The Washington Times-Herald


November 23, 2013

Chaos and community on Sycamore Street

I am trying to wrap my feelings about this week and the tornado that touched down in our town. There’s many.

The first was the greatness seen by ordinary individuals who came together and brought out the best in our city. First honors is to utility workers who worked to get the city back up with power. They were joined by the force of municipal employees who saw little sleep over the first 48 hours of that storm, starting the process of putting streets like Sycamore and Oak back together. The relief workers, led by the Red Cross and Salvation Army, helped find shelter for those whose homes were either demolished or soon will be in the coming days.

It cannot be understated the role city government played in getting the cleanup going.

Often on this page, various writers sometimes opine on how messed up our government is, and who is to blame for it. This was one of the times where government actually worked. Local, state and even federal government working in concert to come up with a strategy to combat the chaos from a tornado’s touch.

When we first started posting updates on our website and social media platforms, the first comments I started to see was “How can I help?” At first, I started wondering how this outpouring would actually work, but over 600 volunteers from not just Daviess County, but counties all over southwest Indiana, and from states all over came to clean up the debris from the tornado. It would be an understatement to say how much this city owes these volunteers.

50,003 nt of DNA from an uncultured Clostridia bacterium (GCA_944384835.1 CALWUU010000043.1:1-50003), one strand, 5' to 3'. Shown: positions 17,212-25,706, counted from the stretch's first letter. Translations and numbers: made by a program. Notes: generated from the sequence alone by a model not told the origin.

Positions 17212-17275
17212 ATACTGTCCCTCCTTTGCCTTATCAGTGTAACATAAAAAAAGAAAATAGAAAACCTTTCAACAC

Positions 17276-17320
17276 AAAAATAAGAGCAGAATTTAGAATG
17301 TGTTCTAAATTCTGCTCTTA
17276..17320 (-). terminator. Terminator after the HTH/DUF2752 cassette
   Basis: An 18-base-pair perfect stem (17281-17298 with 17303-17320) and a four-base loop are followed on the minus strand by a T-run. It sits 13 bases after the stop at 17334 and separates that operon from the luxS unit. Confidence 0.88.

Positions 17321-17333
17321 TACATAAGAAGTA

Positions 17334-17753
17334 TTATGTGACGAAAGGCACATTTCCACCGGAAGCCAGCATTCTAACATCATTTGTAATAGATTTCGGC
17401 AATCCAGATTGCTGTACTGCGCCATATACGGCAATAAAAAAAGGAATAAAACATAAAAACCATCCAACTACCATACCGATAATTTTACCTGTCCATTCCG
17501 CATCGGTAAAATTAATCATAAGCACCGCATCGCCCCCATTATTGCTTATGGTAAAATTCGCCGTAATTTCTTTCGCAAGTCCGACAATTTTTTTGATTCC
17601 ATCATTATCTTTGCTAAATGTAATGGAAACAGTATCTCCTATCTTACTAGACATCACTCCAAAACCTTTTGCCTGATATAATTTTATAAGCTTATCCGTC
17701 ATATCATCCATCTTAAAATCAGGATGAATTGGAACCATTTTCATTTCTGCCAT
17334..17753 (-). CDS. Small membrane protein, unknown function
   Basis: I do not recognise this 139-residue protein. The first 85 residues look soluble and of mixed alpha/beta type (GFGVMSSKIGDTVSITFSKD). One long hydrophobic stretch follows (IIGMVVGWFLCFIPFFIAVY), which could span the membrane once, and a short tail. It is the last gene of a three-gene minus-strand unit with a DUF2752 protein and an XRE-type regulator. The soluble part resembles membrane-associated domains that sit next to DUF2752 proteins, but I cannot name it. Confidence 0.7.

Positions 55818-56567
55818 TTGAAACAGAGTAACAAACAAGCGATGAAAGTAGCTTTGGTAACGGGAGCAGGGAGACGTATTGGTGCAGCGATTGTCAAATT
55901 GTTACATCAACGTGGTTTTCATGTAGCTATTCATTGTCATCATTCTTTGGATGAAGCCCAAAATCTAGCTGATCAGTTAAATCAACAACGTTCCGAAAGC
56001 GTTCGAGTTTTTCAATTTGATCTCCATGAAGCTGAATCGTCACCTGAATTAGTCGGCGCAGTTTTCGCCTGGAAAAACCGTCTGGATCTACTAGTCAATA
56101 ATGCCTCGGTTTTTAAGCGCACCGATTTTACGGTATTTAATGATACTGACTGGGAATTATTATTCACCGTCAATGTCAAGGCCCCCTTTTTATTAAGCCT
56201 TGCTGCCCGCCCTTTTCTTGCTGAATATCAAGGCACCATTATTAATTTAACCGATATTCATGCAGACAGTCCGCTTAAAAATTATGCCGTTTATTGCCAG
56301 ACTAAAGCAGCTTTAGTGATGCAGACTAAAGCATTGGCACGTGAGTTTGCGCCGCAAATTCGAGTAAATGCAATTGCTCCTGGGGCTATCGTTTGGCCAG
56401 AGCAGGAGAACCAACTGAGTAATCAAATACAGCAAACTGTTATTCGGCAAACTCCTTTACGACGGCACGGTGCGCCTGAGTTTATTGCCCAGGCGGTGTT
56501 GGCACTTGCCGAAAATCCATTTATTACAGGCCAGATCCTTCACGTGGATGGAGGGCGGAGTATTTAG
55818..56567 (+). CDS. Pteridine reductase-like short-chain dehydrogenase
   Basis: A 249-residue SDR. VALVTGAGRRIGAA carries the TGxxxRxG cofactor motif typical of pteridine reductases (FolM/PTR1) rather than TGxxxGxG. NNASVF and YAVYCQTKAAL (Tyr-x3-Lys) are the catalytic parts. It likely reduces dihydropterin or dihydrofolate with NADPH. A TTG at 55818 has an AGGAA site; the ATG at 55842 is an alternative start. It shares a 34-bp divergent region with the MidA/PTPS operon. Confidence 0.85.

This week, local minister Christopher Wiles introduced me to a couple from Henryville who came and volunteered. The couple, whom Wiles met while helping that town through its tornado ordeal a year before, knew what many of the families were going through. They came to help pay it back. There are many stories of groups of friends, neighbors, children and even strangers helping one another this week. If anything, seeing what happened on Sycamore Street restores my sense of community.

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